1. America has great internet
The internet is flipping fast here and you can use it for pretty much everything from emailing questions to your doctor, making an appointment for a haircut or waxing, booking your car for a service, or ordering a pizza. I can hear you all going “but I can order a pizza online in Australia!” and to that I say pffft. I tried that at Crust once. They didn’t see my order come in apparently. If I’m honest, I don’t enjoy picking up the phone and talking to people. If you call me, I’m going to let it go to voicemail. So this whole way of interacting with people without actually speaking to them is marvelous for me. Plus, I hear Al Gore invented the internet, and he’s American.
Apart from that it’s not prohibitively expensive and it brings the world a whole lot closer to you. Do you even know how much easier it is to shop online, as opposed to running to different shopping centres or stores to find that one thing you need? No parking, no traffic, no spent patience. Suffice to say that my life in America has definitely taken a turn for the better since I discovered internet shopping here along with free shipping and the other perks that go along with it. Now keep in mind that internet shopping doesn’t have to mean buying from the behemouth that is Amazon (and others) exclusively. I do my best to buy from smaller retailers as well.
2. American motorways are massive
|Isn’t it just beautiful?|
As much as I complain about driving here, I do love the motorways. They’re four or five lanes at their narrowest, which is to deal with the insane amount of traffic that drives on roads here each day. The overpass exits are these magnificent swirling feats of concrete mixed with the sweat of engineers that give you a feeling of awe. Although American motorways are highly confusing to someone who is used to driving on a three-lane road, you have to admit, they are magnificent-looking. Despite the fact that no one (in Califorina) has ever used a blinker in their entire existance on the planet and it will totally drive you nuts if you pay too much attention, so don’t. Your life in America will be so much better for it.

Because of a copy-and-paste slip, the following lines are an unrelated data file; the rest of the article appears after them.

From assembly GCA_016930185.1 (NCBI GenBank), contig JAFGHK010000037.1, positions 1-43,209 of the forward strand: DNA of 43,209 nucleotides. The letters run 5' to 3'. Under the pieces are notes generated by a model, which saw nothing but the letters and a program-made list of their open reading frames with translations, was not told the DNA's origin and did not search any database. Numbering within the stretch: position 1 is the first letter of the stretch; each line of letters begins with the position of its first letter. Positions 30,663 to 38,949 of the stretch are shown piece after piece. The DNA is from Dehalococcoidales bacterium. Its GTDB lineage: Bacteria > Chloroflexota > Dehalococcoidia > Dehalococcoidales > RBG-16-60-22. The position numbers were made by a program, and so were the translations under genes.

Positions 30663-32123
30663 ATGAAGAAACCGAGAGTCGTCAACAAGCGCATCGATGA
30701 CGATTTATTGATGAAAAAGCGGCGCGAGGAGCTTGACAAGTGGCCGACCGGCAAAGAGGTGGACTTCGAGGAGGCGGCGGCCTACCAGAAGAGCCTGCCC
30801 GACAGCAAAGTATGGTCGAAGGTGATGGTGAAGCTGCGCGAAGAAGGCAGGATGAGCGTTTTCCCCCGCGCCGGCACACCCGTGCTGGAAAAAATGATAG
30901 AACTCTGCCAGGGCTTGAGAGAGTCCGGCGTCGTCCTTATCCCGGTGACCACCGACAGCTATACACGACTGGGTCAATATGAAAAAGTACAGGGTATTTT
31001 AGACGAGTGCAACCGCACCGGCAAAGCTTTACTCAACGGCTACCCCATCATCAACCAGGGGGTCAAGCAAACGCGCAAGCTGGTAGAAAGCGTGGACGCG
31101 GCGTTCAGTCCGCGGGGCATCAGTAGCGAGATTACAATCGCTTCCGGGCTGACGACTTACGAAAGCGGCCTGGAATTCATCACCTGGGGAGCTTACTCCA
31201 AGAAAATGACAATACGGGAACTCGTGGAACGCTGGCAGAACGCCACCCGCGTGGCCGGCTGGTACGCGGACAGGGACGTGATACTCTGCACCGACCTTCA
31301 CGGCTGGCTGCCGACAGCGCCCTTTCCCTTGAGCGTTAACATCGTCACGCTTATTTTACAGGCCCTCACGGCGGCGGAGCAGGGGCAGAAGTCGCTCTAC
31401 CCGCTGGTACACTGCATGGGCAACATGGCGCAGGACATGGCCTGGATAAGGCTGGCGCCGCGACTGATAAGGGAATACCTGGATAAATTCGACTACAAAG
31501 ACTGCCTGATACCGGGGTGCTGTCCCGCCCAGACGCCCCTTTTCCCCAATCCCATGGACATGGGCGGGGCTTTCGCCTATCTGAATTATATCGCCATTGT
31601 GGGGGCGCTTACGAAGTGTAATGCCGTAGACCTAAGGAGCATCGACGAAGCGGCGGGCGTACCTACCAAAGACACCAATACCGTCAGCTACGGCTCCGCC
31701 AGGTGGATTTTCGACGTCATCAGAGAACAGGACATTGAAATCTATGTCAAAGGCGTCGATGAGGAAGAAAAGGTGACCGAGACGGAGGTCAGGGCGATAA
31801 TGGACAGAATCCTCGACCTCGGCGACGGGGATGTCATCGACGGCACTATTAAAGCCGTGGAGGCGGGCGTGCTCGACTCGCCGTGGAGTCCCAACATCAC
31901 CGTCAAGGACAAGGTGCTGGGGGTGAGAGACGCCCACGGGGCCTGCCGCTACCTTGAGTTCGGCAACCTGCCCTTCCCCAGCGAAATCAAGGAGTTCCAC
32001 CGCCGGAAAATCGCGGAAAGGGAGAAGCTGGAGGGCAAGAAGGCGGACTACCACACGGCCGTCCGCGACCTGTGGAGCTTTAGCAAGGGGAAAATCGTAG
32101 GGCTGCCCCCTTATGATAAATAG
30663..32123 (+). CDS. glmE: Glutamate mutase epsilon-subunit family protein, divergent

3. America has beautiful hiking trails
|Now that’s what I call a path.|
There’s a possibility that this is one of those things confined to the west coast, or even just some parts of the US. Hiking routes are fairly well-maintained here, they cater for a range of experience and fitness levels and are very well sign posted. I’m coming off a low base though. The majority of my time spent hiking was in NSW’s Blue Mountains, where I expended more time quizzically staring at guidebooks to work out whether I should be taking the right or left fork in the “path”, and getting lost. And the US has some amazing through-hikes like the Pacific Crest Trail and the Appalachian National Scenic Trail.